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The life and times of ‘rock-star artist’ Beezy Bailey

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TALI FEINBERG

“It’s been a ten-year project, but it’s finally coming together,” says Bailey. He has been painting for almost four decades, and his work is as thrilling as his story and outlook on the world.

The book pays tribute to that life, with an introduction by musician Brian Eno and essays by art historian Richard Cork and New York Times culture writer Roslyn Sulcas.

Born in 1962 in Johannesburg as William James Sebastian Bailey, his moniker came about because his nanny always said he was “very busy (beezy!)”. He gladly took the nickname as his own, finding that it suited him better than his original names.

He has been described as a “rock-star artist”, not least because of his collaborative work with musos like Bowie, Eno, Dave Matthews, and Arno Carstens. His art has often gone beyond the canvas to include performance, installation, sculpture, drawing, printmaking, and ceramics. He has been a full-time artist for 30 years, with more than 20 one-man shows in London, Johannesburg, and Cape Town.

Being the grandson of Sir Abe Bailey – one of the original randlords – the younger Bailey literally had to “paint his way out of that reputation” to be taken seriously as an artist.

His father was Jim Bailey, whom he describes as “a visionary and an independent anarchist who went against the tide in pioneering a free press in this country. He gave me great insight into how the media and the world worked. He also wrote two books on the bronze age, which was his passion, and had a collection of African bronzes.”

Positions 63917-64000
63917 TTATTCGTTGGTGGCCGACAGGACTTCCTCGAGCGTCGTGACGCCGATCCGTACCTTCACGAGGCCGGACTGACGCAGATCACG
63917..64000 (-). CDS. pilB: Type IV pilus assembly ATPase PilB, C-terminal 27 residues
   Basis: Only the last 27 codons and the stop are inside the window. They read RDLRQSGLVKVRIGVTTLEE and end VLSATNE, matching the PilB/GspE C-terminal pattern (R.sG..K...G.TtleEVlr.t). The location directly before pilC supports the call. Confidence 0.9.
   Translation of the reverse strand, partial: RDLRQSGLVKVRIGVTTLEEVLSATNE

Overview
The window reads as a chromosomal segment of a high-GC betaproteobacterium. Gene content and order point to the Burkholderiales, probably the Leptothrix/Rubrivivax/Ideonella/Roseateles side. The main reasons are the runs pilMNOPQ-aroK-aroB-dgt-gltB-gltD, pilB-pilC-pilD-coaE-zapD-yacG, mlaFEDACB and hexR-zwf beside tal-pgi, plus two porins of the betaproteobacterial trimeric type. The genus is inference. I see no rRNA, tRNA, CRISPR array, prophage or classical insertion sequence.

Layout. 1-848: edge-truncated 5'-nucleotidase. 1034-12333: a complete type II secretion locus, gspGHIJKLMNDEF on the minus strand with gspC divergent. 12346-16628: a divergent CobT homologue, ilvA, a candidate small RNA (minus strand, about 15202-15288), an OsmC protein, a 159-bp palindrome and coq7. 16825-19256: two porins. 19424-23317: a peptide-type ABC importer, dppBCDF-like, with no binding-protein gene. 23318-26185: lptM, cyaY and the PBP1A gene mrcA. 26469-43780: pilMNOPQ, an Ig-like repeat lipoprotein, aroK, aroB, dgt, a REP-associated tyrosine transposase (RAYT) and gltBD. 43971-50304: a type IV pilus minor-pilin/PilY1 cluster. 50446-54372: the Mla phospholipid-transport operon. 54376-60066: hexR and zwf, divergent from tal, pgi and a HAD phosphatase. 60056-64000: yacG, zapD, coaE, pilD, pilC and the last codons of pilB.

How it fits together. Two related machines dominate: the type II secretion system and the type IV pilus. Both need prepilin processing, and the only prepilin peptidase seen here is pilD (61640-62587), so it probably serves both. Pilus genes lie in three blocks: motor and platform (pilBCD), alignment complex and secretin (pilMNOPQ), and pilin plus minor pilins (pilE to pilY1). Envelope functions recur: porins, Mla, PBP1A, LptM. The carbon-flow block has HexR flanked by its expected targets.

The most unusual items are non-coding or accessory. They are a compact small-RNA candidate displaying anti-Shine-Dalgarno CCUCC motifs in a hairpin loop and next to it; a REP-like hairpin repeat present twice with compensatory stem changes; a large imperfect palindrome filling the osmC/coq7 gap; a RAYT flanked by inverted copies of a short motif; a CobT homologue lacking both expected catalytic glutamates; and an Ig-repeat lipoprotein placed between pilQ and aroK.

The artist’s grandmother, Mary, was a pioneer of aviation, and his other grandfather was Dr Harry Epstein, whom he describes as “your original GP – gynae, surgeon, and shrink all rolled up in one. After he retired he set up a surgery in a garage and treated black people without charging them,” says Bailey.

“He was an example of a good Jew – not religious, but with an extraordinary set of values that definitely influenced me. I see my art as my ‘muti’ that can try to heal the world, so in a way I have inherited that healing legacy.”

This fascinating family history is explored in the book, and Bailey says that he’s proud of his Jewish heritage. “To be restless is in our DNA – it goes with the territory. There’s that joke of the Jewish SMS: ‘Start worrying now, details to follow’. As a creative person, this restlessness is a driving factor, and I can’t be afraid of it.”

Bailey has dyslexia, and didn’t thrive in “conventional academia”. “The only thing I was good at was drawing and painting,” he says. “Friends paid me to do their biology drawings, and in my free periods, I would draw, copying Matisse.”

He spent two years at art school in London, where he was the exception to the rule in that he actually sold his paintings, and didn’t want to fill the “poor artist” stereotype. He points out that this kind of training is lacking in today’s generation. With computers at our fingertips, many artists can’t actually draw!